The Mobile CPU Core-Count Debate: Analyzing The Real Worldby Andrei Frumusanu on September 1, 2015 8:00 AM EST
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The little cluster looks to behave extremely similar to what we saw in Real Racing 3: Three larger threads keep 3 of the cluster's CPU at relatively busy duty-cycles while we see some limited activity on the 4th core.
The big cluster also seems to behave in a similar fashion. One big main thread causes the bulk of the load while we only have occasional small bursts when threads get migrated onto the big cluster. This time we see a more variable load both in terms of requency and rq-depth instead of the flat-line that could be observed in Real Racing 3.
One interesting behaviour caught in this log was how the main big thread got moved around from CPU6 to CPU4 and then again to CPU5 on the 33s mark in the log.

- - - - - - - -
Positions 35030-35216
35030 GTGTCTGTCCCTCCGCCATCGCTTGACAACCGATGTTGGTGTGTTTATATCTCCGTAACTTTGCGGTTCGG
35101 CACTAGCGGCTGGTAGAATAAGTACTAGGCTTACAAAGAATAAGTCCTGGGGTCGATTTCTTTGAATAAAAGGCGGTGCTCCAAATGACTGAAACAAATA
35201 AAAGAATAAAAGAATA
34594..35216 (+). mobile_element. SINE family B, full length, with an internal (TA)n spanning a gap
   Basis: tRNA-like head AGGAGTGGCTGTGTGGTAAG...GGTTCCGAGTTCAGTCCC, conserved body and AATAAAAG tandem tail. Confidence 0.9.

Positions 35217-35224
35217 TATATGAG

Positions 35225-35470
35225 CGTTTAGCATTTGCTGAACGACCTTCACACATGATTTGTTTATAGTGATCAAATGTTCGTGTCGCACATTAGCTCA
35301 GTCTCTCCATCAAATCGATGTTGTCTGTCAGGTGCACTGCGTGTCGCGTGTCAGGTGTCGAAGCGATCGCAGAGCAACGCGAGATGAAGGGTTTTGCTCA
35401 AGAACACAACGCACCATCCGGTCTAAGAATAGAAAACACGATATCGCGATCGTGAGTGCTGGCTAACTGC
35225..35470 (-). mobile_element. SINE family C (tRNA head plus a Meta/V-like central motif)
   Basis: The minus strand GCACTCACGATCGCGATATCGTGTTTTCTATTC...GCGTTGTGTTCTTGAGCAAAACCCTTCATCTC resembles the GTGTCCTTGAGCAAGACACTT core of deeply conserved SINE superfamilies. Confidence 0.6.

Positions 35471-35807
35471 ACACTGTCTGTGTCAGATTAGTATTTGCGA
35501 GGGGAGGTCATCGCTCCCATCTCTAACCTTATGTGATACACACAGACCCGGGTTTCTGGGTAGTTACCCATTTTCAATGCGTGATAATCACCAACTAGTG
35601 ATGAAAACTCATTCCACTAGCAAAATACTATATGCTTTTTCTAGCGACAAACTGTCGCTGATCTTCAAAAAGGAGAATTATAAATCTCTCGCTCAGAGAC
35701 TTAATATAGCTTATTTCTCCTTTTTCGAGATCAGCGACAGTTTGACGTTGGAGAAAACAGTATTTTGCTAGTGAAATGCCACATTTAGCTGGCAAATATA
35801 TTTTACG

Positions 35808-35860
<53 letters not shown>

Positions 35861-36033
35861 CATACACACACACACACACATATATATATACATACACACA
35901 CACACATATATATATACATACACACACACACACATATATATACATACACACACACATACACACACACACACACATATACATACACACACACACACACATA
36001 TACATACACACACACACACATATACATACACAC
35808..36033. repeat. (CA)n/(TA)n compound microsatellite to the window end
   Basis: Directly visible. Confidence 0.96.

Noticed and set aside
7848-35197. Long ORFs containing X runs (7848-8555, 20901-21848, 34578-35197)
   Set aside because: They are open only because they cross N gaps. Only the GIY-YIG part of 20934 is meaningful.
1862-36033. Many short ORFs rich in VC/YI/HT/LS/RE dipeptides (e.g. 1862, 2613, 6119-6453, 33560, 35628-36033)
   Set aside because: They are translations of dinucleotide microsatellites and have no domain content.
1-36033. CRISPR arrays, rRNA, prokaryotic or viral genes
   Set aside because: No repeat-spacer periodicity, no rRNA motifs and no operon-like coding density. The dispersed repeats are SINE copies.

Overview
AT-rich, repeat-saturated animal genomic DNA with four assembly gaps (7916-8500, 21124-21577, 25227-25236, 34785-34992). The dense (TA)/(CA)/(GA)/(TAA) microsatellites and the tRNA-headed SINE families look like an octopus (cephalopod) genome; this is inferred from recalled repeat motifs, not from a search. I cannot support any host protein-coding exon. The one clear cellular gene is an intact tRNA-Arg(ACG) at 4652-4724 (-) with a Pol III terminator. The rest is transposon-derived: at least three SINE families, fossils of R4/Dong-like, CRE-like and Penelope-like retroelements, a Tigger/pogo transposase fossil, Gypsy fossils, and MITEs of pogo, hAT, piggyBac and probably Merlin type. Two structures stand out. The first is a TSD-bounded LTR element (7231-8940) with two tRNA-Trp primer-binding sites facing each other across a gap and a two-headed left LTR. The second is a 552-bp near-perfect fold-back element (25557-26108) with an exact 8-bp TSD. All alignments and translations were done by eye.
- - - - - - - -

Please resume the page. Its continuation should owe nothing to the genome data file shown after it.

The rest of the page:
Even though the total rq-depth might be a bit misleading here while it's showing an average of around 2.5, we can see that in the individual per-CPU runqueues we have 4 major threads at work. Again this is a case of using parallelization for the sake of power efficiency instead of performance. The 3 smaller threads on the little cores could have well been handled by a single larger CPU at higher frequency, but it wouldn't have been nearly as power efficient as spreading them onto the smaller cores.